San Giorgio Maggiore, 1560
At S. Giorgio Maggiore, Palladio was faced with the challenge of combining a classical temple front with a Christian church and its high nave/low side aisle configuration. In 1460-70, Alberti had been the first to approach this situation with a remedy.
Palladio solved the problem by placing a large pediment with pilasters across the aisles, and a smaller pediment supported by the nave and monumental pilasters set on pedestals. It seems that there are two layers on the facade, the background horizontal lower story and the vertically ascending outer layer, complete with statues. The open portico adumbrated here may have been meant to extend out into a full portico, deviations may have been made due to the lack of space in the front. The church is on an island off of Venice, where it is flush with the Canal.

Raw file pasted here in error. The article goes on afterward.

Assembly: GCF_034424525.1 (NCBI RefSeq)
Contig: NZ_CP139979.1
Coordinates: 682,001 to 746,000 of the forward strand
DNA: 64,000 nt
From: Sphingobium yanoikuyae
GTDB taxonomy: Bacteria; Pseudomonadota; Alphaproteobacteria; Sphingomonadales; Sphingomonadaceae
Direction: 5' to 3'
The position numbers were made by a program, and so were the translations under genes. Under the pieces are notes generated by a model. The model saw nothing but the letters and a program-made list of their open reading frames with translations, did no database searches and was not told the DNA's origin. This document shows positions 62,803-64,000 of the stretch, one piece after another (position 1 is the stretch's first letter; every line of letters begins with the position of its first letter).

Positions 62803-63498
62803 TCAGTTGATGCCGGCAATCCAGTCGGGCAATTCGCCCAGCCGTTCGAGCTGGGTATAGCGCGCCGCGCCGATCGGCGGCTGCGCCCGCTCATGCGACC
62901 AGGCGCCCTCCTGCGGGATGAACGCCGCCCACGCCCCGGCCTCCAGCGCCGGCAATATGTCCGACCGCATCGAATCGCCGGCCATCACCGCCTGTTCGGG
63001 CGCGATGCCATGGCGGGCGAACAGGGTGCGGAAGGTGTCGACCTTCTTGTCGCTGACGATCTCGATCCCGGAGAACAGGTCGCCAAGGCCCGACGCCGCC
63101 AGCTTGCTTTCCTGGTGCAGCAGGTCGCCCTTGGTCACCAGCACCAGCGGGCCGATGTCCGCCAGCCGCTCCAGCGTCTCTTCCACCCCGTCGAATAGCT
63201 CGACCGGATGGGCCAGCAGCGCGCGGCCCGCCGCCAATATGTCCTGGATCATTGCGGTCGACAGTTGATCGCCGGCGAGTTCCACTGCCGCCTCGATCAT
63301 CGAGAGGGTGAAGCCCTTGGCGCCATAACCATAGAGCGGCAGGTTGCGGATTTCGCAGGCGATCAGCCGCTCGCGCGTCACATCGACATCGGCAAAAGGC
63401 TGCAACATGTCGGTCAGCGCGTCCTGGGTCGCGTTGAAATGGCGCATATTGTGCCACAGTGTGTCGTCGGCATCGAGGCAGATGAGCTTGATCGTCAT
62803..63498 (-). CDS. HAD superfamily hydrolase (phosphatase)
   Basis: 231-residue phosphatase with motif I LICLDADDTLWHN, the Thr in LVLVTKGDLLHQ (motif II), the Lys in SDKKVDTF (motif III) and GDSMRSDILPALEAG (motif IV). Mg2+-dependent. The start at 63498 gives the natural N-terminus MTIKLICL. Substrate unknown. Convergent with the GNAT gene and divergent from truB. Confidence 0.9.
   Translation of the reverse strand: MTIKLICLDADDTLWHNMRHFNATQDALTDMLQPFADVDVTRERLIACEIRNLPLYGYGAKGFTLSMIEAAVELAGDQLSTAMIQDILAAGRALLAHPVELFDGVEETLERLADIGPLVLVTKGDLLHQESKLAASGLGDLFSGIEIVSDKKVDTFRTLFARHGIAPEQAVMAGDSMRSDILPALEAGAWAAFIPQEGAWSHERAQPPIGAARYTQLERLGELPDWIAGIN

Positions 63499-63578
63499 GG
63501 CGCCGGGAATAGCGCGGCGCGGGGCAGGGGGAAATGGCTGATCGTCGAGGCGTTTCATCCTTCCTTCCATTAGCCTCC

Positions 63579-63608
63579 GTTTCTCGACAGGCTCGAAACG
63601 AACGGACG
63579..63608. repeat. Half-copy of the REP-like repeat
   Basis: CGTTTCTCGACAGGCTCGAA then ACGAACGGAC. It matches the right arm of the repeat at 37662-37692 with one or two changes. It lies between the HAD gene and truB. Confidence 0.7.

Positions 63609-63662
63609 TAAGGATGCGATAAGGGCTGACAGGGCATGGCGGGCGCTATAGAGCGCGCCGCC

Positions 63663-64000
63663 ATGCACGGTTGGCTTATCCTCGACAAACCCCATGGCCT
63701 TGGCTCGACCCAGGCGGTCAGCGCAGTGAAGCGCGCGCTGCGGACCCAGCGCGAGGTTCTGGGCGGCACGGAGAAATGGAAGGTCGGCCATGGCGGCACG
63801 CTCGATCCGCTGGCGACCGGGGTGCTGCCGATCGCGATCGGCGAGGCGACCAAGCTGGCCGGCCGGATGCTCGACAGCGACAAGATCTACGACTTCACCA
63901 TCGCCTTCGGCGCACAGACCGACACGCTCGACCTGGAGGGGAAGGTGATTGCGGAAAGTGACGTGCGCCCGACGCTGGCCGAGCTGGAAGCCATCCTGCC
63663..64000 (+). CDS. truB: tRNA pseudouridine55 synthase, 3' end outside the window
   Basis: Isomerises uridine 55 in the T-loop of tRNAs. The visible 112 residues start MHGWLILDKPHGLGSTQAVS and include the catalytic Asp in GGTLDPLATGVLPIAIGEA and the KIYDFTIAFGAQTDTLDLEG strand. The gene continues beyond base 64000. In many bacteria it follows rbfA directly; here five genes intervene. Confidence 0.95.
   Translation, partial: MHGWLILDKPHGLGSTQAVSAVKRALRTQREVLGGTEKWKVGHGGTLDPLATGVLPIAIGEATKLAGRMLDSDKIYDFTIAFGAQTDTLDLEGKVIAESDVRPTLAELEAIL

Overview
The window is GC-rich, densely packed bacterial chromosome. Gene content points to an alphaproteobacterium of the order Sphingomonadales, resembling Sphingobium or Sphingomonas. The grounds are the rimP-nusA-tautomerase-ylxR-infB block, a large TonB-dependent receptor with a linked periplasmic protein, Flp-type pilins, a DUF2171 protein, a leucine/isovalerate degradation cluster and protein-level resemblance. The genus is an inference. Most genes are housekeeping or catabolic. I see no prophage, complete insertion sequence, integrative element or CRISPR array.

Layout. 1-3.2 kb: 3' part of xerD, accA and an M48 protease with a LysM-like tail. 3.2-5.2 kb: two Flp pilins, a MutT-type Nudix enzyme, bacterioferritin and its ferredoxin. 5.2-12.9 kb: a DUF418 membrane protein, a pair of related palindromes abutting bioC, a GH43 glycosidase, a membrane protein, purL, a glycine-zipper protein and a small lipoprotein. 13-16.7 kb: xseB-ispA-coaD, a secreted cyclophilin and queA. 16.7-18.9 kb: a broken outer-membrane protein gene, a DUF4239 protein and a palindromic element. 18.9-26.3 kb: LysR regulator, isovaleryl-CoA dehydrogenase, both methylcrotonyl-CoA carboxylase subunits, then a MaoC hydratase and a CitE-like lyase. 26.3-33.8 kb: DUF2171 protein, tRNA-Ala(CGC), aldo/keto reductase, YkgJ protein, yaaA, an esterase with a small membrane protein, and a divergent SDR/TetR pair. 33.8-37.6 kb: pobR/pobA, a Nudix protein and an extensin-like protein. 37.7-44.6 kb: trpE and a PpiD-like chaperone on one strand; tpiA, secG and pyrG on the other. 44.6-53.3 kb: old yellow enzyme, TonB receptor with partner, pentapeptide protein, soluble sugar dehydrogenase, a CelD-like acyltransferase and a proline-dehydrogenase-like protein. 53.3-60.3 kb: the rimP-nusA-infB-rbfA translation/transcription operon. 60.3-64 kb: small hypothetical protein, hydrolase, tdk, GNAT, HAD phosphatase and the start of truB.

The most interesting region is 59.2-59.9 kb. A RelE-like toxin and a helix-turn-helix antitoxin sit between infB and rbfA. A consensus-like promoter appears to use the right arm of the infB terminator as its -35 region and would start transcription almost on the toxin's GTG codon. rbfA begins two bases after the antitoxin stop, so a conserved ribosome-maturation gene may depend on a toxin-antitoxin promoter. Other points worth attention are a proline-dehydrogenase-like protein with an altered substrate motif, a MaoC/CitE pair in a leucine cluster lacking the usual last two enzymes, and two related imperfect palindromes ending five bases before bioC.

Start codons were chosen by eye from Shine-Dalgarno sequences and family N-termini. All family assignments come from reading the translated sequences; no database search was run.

- Palladian windows in the transept arms
- different materials used, especially in the dome
- niches with sculptures alternating with monumental columns on pedestals
- plasticity in center of facade, sense of projection
- interior transition from Renaissance to Baroque, removal of screens, allowance of equality in churchgoers